Wednesday, April 24, 2024

More de-regulation is just what the country needs

Botswana needs a realistic plan that could transform both the demographics as well as the economy.

At the moment many foreigners are made unwelcome both to stay here and also to start businesses.

There are many stereotypes that cultural in Botswana that make foreigners uneasy and even unwelcome.

These could be changed.

Thankfully at lower schools there are concerted efforts to make young Batswana to grow as internationalists in their outlook.

That really is the starting point, if things are going to start moving.

There is need for a plan if crony capitalism that had taken root and thrived in the previous regime is to be uprooted.

First of all, there is need for deregulation.

The only rules that could be tightened have to be those related to food and hygiene.

Otherwise ministries should be under firm instructions that for every regulation they bring forward they have to produce evidence that at least three have been taken down.

Strictly speaking many of the regulations constructed over the years were not meant to facilitate business, but to stifle it.

On immigration government has had a good start by allowing people like tourists to apply for visas once in the country.

But Botswana needs skills.

The country has plenty of educated and certificated people, but there is still a huge shortage of skilled people that are needed in workshops, industries and warehouses.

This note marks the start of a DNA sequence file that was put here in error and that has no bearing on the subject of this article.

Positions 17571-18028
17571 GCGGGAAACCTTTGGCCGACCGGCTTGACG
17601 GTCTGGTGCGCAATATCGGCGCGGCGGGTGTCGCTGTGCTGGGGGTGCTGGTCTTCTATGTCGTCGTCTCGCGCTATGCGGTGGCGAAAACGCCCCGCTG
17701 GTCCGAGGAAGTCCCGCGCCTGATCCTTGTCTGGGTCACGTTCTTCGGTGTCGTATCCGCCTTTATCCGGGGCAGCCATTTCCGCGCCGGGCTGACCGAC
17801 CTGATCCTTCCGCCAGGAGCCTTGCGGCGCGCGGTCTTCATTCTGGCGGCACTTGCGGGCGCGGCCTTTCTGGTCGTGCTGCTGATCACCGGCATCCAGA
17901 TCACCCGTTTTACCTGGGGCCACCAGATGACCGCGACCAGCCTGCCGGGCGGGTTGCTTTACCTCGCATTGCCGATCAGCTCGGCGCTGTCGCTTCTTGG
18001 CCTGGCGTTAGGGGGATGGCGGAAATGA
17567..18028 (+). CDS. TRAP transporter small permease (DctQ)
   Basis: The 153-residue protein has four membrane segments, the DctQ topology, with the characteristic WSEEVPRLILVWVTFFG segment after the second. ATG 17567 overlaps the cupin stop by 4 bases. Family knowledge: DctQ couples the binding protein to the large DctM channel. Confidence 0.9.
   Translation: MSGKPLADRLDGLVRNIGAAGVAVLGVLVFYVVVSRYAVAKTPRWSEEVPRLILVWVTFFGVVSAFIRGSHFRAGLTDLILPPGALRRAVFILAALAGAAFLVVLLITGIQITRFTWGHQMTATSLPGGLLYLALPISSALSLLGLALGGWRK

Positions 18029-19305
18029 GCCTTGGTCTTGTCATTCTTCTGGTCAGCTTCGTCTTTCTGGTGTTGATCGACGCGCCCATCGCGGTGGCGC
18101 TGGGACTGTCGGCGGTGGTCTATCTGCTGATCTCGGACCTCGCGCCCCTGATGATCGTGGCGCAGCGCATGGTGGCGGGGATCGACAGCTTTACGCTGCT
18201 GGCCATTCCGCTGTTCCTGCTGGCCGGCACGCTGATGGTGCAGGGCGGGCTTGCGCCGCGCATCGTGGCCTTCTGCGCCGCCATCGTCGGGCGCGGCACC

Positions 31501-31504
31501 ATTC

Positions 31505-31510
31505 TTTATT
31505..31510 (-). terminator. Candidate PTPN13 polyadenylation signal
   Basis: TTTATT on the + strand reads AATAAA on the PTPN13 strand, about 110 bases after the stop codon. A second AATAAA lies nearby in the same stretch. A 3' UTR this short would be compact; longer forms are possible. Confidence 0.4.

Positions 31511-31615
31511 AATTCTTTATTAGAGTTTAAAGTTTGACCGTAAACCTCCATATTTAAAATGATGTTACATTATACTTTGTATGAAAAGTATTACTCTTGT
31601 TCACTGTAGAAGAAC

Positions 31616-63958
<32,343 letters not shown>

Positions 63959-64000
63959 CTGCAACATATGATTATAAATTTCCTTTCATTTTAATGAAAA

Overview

The country will never realise its full manufacturing potential if we cannot start importing skills that cannot be found inside.

The services sector too can only run with skills, and if these skills are not readily available in requisite numbers, then the Immigration Policy should be further loosened to take care of that.

Application of Visa upon arrival is already paying dividends.

It is working wonders for tourism, but it should be extended beyond just tourists.

People from Asia, especially China have started to arrive. But there are too many immediate challenges that need to be tackled.

These people need reliable transport. That means Air Botswana should be fully capacitated with enough aircraft that are fully serviceable. Routes have to be carefully selected. Right now there is evidence that there are too many routes that are not fully taken advantage of by Air Botswana. Schedules have to be looked at. That means frequency has to be increased in some routes and new ones be opened.

If Air Botswana has to be re-capitalised so be it.

There is however a clear evidentiary sign of progress in re-fleeting the national airline.

What is now needed is a right mix of aeroplanes types and models based on the need as dictated by routes and destinations.

Difficulty in connecting as well as unreliable or none-existent flight schedule turns potential tourists off.

It is important to remember that holiday makers are always willing to pay for convenience, but they get really annoyed by inconvenience.

Many of Botswana’s problems start with government.

Our government is too big and too bloated.

Nobody is able to survive in business without coming into contact with government.

And that is very absurd.

The problem so far is that our Government wants to do everything at once.

They lack focus and also, not altogether surprising, staying power.

Their messaging is also not yet entirely consistent. And more tragically not convincing outside the army of the converted.

On deregulation for example there has to be a clear pattern on what has to be done and what the objectives and what targets have been set.

The country is collapsing under the heavy yoke of over-regulation.


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